“A Few of My Favorite Things” is a poem/song which I absolutely adored in my adolescent years. The adoration probably came from the fact that such simple and easy-to-get things could make a child’s world full of happiness. Now that I look back, I can safely add another layer of reason to it, by saying that the simplicity of want back then must have made me love the poem. It’s sad that a child’s wisdom wears off with age.
The list of favorite things in adolescence is a short one. But with age, it becomes longer and obviously, tougher to achieve. Poets like William Wordsworth have lamented the passing away of one’s childhood years, when faced with the strife life brings you, as you grow older. There is a constant harking back to those years which, whatever you may do, you cannot bring back. More than innocence lost, its peace lost. A peace that you will search for within yourself and outside too, for the rest of your life, and will only momentarily think you have you have gained some, through some transitory mode of satisfaction.
The phrase “sleeps like a baby” did not come into existence without any reason. Why was it not “sleeps like a middle-aged man?”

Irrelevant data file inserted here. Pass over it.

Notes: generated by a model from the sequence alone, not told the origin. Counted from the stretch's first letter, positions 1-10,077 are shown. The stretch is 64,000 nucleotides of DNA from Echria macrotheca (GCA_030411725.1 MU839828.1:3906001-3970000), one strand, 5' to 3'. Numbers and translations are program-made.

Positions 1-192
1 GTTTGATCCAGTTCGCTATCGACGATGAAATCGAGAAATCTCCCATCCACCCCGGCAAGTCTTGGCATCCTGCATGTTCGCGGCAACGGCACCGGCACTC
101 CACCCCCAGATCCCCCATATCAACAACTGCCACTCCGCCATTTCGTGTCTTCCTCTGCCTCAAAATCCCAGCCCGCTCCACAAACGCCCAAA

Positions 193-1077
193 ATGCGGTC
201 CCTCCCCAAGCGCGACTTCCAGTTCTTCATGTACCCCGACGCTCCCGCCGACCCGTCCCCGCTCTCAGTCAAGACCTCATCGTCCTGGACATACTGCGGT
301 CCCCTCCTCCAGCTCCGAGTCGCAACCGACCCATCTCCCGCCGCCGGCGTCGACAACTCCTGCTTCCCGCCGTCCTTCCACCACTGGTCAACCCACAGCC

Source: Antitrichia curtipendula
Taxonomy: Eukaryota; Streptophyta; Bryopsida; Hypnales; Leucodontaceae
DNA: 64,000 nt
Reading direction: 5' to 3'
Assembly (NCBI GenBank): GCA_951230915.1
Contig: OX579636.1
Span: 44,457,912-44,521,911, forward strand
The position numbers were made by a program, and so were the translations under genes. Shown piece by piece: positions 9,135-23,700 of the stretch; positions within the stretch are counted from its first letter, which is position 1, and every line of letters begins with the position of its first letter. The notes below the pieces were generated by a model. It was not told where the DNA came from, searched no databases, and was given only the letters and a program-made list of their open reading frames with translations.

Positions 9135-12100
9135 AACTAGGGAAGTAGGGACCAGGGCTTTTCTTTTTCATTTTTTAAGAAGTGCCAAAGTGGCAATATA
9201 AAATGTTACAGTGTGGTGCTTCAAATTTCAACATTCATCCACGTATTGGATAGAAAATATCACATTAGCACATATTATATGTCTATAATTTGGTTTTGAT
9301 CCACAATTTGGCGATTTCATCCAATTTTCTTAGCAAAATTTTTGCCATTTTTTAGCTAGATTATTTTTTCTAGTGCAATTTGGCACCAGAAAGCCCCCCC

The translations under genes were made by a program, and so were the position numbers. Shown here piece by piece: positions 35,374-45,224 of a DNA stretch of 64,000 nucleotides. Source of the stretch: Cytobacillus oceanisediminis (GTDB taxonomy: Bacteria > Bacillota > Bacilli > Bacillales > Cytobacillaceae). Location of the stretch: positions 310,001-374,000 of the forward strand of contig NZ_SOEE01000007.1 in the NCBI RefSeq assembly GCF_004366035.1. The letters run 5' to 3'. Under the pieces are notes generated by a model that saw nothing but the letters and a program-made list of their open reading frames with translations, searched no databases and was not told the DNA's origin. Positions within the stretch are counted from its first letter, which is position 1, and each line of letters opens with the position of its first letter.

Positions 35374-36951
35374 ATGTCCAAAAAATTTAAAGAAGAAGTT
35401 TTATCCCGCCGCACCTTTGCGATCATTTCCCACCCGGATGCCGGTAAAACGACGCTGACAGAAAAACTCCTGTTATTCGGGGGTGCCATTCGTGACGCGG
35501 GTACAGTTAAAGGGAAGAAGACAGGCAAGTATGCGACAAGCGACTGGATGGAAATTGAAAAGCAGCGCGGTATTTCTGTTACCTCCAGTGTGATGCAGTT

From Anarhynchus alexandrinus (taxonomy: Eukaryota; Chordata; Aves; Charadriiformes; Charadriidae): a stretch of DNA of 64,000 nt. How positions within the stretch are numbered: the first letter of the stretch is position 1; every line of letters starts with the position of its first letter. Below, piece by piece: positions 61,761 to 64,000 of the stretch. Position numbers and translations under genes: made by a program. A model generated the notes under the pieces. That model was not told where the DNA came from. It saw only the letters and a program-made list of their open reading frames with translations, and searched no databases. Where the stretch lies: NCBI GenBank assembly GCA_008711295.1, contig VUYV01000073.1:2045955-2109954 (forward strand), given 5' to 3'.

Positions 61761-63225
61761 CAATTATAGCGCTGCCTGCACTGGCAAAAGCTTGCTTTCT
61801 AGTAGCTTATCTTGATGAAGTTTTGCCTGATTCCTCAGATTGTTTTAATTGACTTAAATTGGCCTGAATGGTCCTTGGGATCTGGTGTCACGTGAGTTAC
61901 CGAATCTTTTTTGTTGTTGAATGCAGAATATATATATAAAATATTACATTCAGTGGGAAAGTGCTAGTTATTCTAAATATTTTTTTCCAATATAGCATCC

Everybody, at some point of time in their life, cross a certain threshold after which their life slowly begins to end the way they have lived it, till then. It’s a bend in the road, which you don’t want to take, but know deep within that you will end up taking it. A bend in the road, which will take away the peace of wisdom you had as a child. The peace of wisdom that gave you a sound sleep. Unafraid of what tomorrow might bring your way.
The dark circles under that person’s eyes who works long hours, are the pits of nothingness that will soon blind him to himself. The faraway look in his eyes, when he takes a deep drag of the dying ends of a cigarette, is a look that tries its best to crack open the future.
The hands that begin to shake at forty, are trying their best to hold on and let go, at the same time.
The last sigh that leaves the body, is powerful enough to capture all that ever was.